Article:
There’s more to Memorial Day than a three-day holiday. It’s an important time for our veterans and their families, so please take a few minutes during the long weekend to think about American troops we’ve lost to war. I’ll be thinking of my uncle, Albert Bain, an Army Air Corps pilot who was reported missing in action during World War II on January 24, 1943.
This solemn gesture has its roots in a poem written during World War I called “In Flanders Fields.”
The poem was written by John McCrae, a Canadian physician and Lieutenant Colonel during the war. He was a member of the first Canadian contingent and died in France in 1918.
Red poppies grew in abundance in Flanders and they became a familiar symbol of remembrance for the war dead.
Between the crosses, row on row
That mark our place; and in the sky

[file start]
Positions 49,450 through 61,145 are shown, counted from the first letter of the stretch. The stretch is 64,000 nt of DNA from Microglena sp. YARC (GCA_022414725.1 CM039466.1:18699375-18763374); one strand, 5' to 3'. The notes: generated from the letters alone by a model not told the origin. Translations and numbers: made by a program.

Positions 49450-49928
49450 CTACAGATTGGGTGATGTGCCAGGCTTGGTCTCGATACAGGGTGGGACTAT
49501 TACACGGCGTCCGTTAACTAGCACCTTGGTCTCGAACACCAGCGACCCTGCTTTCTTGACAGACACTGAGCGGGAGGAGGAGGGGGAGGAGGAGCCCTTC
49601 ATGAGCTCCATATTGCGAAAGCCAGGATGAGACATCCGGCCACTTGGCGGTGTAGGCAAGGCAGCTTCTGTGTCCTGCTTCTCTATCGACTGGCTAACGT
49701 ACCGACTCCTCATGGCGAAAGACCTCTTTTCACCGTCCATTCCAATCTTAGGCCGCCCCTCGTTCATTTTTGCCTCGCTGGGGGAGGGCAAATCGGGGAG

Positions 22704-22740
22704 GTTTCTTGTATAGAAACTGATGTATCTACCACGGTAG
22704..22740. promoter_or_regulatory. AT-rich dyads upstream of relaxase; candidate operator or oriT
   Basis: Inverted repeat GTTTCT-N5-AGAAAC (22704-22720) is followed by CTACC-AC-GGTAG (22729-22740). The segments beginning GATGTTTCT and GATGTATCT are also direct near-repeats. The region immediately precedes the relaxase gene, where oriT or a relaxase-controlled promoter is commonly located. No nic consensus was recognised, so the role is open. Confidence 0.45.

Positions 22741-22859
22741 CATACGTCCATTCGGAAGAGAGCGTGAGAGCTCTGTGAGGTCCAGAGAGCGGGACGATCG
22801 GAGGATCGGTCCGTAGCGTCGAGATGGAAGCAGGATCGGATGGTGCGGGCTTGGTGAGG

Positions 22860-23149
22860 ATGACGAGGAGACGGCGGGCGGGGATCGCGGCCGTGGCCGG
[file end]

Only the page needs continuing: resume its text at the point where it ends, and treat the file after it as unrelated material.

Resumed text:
The larks, still bravely singing, fly
Scarce heard amid the guns below.
In 1922, the poppy became the symbol of the Veterans of Foreign Wars. For over 80 years, the organization has sold paper Buddy Poppies before Memorial Day. These paper poppies are hand-made by disabled or senior veterans to help raise funds for veterans assistance programs.
If you can’t find any Buddy Poppies in your area, I hope you’ll make a donation to a VFW chapter near you and then add a few red poppies to your landscape.